Saturday, October 13, 2018

U.S. and global stock market turmoil should continue as last week showed that the Fed is now focused on inflation fears over market intervention

Last week saw the Dow fall over 1300 points on Wednesday and Thursday before a small recovery rally on Friday brought a modicum of relief to equity traders.  However perhaps the most important thing that came out of the Dow, S&P 500, Nasdaq, and even global markets cratering in the latter half of the week, is that Chairman Jay Powell's recent comments of a Fed no longer being accommodative appears to have indeed come to pass.

In the Federal Reserve's last FOMC in September, Chairman Powell initiated a sea-change in the central bank's monetary policy where they would no longer be 'accommodative' to the markets since the Fed needed to focus more on bond yields, recession fears, and most importantly, rising inflation.

Federal Reserve policymakers have been able to stave off sharply higher inflation even with low unemployment by managing expectations, central bank Chairman Jerome Powell said Tuesday. 
Should those attitudes change, Powell said in a speech, the Fed won't hesitate to respond.
"From the standpoint of contingency planning, our course is clear: Resolutely conduct policy consistent with the [Federal Open Market Committee's] symmetric 2 percent inflation objective, and stand ready to act with authority if expectations drift materially up or down," he told the National Association for Business Economics in Boston. - CNBC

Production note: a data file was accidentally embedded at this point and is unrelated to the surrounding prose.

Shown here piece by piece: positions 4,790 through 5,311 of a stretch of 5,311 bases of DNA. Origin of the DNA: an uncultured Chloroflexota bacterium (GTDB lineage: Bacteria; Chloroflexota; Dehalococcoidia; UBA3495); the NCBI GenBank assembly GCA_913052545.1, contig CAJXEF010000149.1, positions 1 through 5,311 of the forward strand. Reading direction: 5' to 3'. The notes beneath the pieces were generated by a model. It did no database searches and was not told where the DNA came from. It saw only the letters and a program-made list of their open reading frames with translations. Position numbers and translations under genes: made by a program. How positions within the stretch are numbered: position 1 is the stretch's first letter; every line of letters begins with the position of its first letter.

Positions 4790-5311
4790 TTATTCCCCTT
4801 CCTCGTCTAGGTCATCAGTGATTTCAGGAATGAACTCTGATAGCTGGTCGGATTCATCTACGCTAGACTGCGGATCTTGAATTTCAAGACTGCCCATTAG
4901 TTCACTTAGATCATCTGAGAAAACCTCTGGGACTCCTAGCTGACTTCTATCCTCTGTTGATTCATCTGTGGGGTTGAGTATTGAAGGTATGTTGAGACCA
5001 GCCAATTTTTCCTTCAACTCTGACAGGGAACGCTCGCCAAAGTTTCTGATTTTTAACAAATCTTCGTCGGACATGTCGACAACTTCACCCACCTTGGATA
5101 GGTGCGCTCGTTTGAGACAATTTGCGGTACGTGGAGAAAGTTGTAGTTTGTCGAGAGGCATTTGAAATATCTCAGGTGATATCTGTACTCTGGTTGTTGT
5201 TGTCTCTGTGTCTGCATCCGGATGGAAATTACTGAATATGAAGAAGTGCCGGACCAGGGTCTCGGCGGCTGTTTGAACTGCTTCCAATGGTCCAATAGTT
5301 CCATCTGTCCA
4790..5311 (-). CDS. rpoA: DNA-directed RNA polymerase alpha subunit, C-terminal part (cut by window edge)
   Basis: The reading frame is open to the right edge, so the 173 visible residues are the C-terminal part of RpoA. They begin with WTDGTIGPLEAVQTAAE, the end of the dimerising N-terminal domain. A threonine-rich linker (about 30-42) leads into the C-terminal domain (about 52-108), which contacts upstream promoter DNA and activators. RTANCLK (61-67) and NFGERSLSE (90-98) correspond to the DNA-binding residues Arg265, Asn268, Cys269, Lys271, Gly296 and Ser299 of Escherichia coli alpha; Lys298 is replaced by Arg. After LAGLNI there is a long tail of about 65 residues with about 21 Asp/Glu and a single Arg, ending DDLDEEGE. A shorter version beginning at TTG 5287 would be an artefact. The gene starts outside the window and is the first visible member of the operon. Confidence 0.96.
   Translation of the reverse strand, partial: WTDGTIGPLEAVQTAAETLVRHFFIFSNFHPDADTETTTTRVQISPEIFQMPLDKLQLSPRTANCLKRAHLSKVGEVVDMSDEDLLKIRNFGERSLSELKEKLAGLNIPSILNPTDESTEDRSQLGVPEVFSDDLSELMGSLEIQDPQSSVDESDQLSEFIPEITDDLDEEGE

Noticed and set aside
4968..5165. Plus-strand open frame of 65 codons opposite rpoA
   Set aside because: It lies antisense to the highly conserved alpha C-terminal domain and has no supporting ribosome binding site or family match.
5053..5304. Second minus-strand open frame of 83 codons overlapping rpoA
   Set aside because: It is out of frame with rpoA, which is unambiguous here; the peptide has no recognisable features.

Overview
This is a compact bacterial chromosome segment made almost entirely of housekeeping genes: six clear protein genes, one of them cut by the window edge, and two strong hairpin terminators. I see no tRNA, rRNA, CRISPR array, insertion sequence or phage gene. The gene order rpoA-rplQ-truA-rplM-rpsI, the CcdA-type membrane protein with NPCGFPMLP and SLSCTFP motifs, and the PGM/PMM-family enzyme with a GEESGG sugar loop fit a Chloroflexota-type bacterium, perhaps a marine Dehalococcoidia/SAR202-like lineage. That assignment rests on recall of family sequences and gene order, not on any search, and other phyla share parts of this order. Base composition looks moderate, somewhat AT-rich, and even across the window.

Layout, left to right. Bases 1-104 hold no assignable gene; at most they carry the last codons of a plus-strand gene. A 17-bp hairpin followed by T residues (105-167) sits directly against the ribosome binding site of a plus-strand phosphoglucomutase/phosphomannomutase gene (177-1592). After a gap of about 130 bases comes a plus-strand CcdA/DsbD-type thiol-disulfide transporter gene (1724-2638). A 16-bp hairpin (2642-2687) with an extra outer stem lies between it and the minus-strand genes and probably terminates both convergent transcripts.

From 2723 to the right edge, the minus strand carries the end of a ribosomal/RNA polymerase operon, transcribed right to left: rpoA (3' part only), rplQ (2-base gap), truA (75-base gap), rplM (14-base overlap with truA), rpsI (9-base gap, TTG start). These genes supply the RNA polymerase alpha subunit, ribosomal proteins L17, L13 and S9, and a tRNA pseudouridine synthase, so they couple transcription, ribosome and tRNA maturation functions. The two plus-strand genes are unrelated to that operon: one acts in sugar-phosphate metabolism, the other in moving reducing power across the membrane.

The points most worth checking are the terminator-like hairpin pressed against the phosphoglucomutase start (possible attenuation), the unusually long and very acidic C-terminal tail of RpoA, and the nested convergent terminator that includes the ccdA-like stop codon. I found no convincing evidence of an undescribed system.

Chairman Powell's last three predecessors were all low interest rate, cheap money administrators who helped fuel a multitude of financial bubbles that even led one in 2008 to bring the world to the cusp of a complete financial meltdown.  And despite the 'fake prosperity' these policies have helped create since 2001, and where the majority of this wealth transferred up to the 1% at the expense of the entire middle class, the one thing that the central bank have continuously lied about is how much real inflation their expansionary monetary policies have created in the economy.

As you can see from this inflation chart, the only real time inflation feel was during the deflationary aftermath of the 2008 financial crisis where liquidity completely dried up, and asset prices fell approximately 50% across the board.  And it was only after the central bank began to intervene on a continuous basis through a combination of near zero interest rates and four rounds of Quantitative Easing (money printing) that prices began to recover, but they recovered primarily through inflation rather than from growth in real value.

Ie... do you think that a company (Amazon) that earns 13 times less in revenue than Apple does is correctly valued at 9 times the tech company's stock price?

What we saw last week in the equity markets is the Fed finally capitulating to an overheated stock market and an overvalued asset bubble.  And with bond yields having risen to their 'danger zones' over the past two weeks, one of the tools that the Fed has left is to shock the markets is by proving it will no longer intervene in equity volatility and instead force sellers to move their cash into bonds which will provide the natural market means to drive down rising yields.

Stock selloff:

Bond Yields drop as cash goes into sector:


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